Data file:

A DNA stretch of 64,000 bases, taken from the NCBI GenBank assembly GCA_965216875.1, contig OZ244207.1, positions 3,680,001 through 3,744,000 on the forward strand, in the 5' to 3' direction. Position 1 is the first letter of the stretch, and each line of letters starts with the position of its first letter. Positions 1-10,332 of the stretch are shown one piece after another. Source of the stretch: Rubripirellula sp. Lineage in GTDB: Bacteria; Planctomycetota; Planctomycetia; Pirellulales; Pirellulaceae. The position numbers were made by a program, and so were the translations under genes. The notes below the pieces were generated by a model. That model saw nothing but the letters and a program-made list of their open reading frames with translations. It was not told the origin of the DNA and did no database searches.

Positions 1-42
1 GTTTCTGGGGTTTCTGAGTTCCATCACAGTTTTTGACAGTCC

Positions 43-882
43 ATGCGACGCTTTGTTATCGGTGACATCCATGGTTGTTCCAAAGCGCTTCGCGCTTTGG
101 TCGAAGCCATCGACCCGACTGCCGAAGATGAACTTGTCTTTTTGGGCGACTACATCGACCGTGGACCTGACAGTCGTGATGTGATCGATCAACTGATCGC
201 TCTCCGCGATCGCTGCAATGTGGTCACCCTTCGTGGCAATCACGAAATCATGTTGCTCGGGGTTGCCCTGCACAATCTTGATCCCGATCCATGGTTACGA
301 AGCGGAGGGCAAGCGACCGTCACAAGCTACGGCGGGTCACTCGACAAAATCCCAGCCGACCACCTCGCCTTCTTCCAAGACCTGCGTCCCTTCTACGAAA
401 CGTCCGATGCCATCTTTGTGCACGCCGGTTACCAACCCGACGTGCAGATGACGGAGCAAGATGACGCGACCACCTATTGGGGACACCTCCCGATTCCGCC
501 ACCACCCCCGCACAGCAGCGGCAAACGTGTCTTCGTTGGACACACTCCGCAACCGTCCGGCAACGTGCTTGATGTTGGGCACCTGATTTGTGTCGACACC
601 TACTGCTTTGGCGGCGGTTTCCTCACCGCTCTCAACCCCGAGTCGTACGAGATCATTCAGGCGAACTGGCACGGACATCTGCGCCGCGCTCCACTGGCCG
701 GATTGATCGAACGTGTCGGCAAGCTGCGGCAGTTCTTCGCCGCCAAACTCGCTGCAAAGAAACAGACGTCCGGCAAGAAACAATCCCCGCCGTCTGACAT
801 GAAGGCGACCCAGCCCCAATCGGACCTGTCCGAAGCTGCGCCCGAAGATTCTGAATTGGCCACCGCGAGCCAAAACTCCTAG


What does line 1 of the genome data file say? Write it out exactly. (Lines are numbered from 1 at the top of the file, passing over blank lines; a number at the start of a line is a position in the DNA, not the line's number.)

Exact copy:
A DNA stretch of 64,000 bases, taken from the NCBI GenBank assembly GCA_965216875.1, contig OZ244207.1, positions 3,680,001 through 3,744,000 on the forward strand, in the 5' to 3' direction. Position 1 is the first letter of the stretch, and each line of letters starts with the position of its first letter. Positions 1-10,332 of the stretch are shown one piece after another. Source of the stretch: Rubripirellula sp. Lineage in GTDB: Bacteria; Planctomycetota; Planctomycetia; Pirellulales; Pirellulaceae. The position numbers were made by a program, and so were the translations under genes. The notes below the pieces were generated by a model. That model saw nothing but the letters and a program-made list of their open reading frames with translations. It was not told the origin of the DNA and did no database searches.